There's a fairly simple explanation of the stability of neutrons in stable nuclei at our usual favourite unreliable source.

Tldr: Converting a neutron to a proton in a stable bound state, such as within a stable nucleus, is typically impeded by one or both of the Pauli exclusion principle applied to nucleons, and energetic constraints taking into account the energy of bound nucleons. The energetic constrains arise because the energy of a bound nucleon is different from a free nucleon. So whilst (free) neutron -> (free) proton + electron + antineutrino is energetically favourable, that is not necessarily the case when the nucleons are instead bound in a stable configuration.

The Pauli exclusion principle is quantum magic to me, though.

There's a lovely story about Enrico Fermi, who first proposed the theory of beta decay. Fermi wasn't very good at the complex maths generally used in quantum mechanics these days. Fermi was of course famous for his order of magnitude arguments, which are often called Fermi estimates, or Fermi problems if set for you to assess. He once is reputed to have said, later in life, to Emilio Segré after a seminar, 'I cannot follow the highbrow theory developed by Oppenheimer's pupils any more. I went to their seminar and was depressed by my inability to follow them. Only the last sentence cheered me up. It was "And that was Fermi's theory of beta ray decay."' And indeed one of the original reviewers of Fermi's original paper which proposed the theory of beta decay said it was unfit for publication for a lack of rigor - going from memory, I think that might have been Leo Szilard, who found himself on the wrong side of history on that occasion.

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Re: Dark matter uneducated question

Post by dyqik » Sat Sep 09, 2023 12:07 pm

IvanV wrote:
Sat Sep 09, 2023 11:54 am
The Pauli exclusion principle is quantum magic to me, though.
That's because it is, as it doesn't have any classical physics analogue, and it doesn't work if you're picturing quantum particles as either waves or billiard balls, or even sometimes as waves and sometimes as billiard balls.

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Re: Dark matter uneducated question

Post by Bewildered » Sat Sep 09, 2023 1:33 pm

bjn wrote:
Sat Sep 09, 2023 7:24 am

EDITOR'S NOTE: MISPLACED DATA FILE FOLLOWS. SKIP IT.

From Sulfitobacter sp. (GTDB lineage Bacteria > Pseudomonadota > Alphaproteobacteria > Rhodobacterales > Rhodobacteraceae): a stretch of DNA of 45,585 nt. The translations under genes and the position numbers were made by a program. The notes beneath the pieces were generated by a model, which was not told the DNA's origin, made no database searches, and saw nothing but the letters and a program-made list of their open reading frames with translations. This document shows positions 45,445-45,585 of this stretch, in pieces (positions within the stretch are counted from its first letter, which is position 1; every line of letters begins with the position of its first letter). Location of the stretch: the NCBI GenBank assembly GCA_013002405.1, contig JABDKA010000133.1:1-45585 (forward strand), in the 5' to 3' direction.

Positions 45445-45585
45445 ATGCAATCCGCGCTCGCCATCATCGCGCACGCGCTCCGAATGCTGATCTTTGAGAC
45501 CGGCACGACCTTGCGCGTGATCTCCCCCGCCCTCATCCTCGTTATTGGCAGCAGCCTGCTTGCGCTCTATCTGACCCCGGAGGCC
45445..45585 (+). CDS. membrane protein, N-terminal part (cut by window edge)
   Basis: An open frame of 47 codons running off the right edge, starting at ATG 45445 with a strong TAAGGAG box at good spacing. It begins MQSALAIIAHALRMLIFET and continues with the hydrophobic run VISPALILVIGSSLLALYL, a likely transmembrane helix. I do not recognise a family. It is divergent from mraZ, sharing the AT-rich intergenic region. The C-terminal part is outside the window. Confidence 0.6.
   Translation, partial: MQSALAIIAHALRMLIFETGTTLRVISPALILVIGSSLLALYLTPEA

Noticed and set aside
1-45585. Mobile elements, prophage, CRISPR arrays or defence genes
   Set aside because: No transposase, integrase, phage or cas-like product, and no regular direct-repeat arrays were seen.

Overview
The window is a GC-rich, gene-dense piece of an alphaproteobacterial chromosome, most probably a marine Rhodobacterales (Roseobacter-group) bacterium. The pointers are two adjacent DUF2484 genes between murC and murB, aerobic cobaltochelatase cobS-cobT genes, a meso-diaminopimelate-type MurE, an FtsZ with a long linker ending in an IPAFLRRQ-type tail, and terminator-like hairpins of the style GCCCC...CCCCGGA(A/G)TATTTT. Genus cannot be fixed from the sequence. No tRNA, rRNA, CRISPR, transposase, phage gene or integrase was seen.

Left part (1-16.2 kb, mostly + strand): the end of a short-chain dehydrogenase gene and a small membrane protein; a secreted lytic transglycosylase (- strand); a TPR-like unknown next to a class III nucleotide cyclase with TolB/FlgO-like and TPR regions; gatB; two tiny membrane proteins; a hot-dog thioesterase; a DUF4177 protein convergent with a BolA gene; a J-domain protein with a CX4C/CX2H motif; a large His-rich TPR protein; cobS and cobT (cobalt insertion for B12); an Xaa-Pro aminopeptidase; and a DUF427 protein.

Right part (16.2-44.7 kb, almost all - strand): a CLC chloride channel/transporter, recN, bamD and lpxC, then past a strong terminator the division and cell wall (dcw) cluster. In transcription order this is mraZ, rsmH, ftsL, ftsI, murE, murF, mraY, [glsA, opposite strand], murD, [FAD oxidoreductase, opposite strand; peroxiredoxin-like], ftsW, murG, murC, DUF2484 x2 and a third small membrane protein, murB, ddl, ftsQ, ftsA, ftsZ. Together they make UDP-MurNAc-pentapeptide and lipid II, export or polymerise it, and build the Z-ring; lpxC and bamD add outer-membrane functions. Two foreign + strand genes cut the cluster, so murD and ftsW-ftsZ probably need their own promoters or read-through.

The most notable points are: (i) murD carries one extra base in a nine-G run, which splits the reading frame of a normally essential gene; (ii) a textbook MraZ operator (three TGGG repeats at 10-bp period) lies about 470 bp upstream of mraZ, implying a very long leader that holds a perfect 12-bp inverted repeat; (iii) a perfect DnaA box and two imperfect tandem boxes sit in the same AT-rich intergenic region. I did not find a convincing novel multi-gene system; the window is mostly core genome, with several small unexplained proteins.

What is the mechanism that stops bare neutrons in a neutron star decaying? It’s something to do with pressure from the weight of the star. Do they decay then recombine immediately due to pressure or similar?
Which textbook? Dyqik is right you don’t need tensors to understand QM.

Actually speaking of maths you don’t need to understand, maybe Leonard Susskind has a QM lectures in his weird YouTube lecture series where he explains things with the minimal maths necessary to explain the theories, aimed at people who don’t need to use it to do calculations etc but just want to understand. Maybe that would work for you?

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Re: Dark matter uneducated question

Post by bjn » Sat Sep 09, 2023 2:32 pm

I’m a computation guy and wanted to understand Q computation well enough to at least understand and possibly devise algorithms for it. I picked up a QC textbook about 5 years ago to teach myself and it started off with tenors maths, which had blatant errors in the exercises. Can’t recall the name of the book and I don’t have it anymore. Happy to be pointed in other directions.

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Re: Dark matter uneducated question

Post by bjn » Sat Sep 09, 2023 2:34 pm

I worked for years with a guy that has PhD in QC, he said it’s basically complex linear algebra at heart.

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Re: Dark matter uneducated question

Post by dyqik » Sat Sep 09, 2023 2:35 pm

bjn wrote:
Sat Sep 09, 2023 2:34 pm
I worked for years with a guy that has PhD in QC, he said it’s basically complex linear algebra at heart.
That's correct. The quantum information theory course I took has zero tensor maths in it.

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Re: Dark matter uneducated question

Post by shpalman » Sun Sep 10, 2023 6:37 am

bjn wrote:
Sat Sep 09, 2023 2:32 pm
I’m a computation guy and wanted to understand Q computation well enough to at least understand and possibly devise algorithms for it. I picked up a QC textbook about 5 years ago to teach myself and it started off with tenors maths, which had blatant errors in the exercises. Can’t recall the name of the book and I don’t have it anymore. Happy to be pointed in other directions.
https://qiskit.org/
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Re: Dark matter uneducated question

Post by bjn » Sun Sep 10, 2023 7:32 am

Tx! Will have a play.

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Re: Dark matter uneducated question

Post by shpalman » Tue Sep 12, 2023 9:00 am

To get, for example, the state vector of a two-qubit system you do the outer product of the two single qubit state vectors, and the outer product is also called the tensor product if you do it between tensors, but the state vector is just a 1-d vector with 2^N elements (for N qubits) and any circuit is a unitary 2-d 2^N by 2^N matrix. (A gate acting on a single qubit is a 2x2 matrix so if you want the matrix for that gate acting on one qubit in a two-qubit system you do the outer product of that gate with the identity matrix; the order depends on which qubit is which.)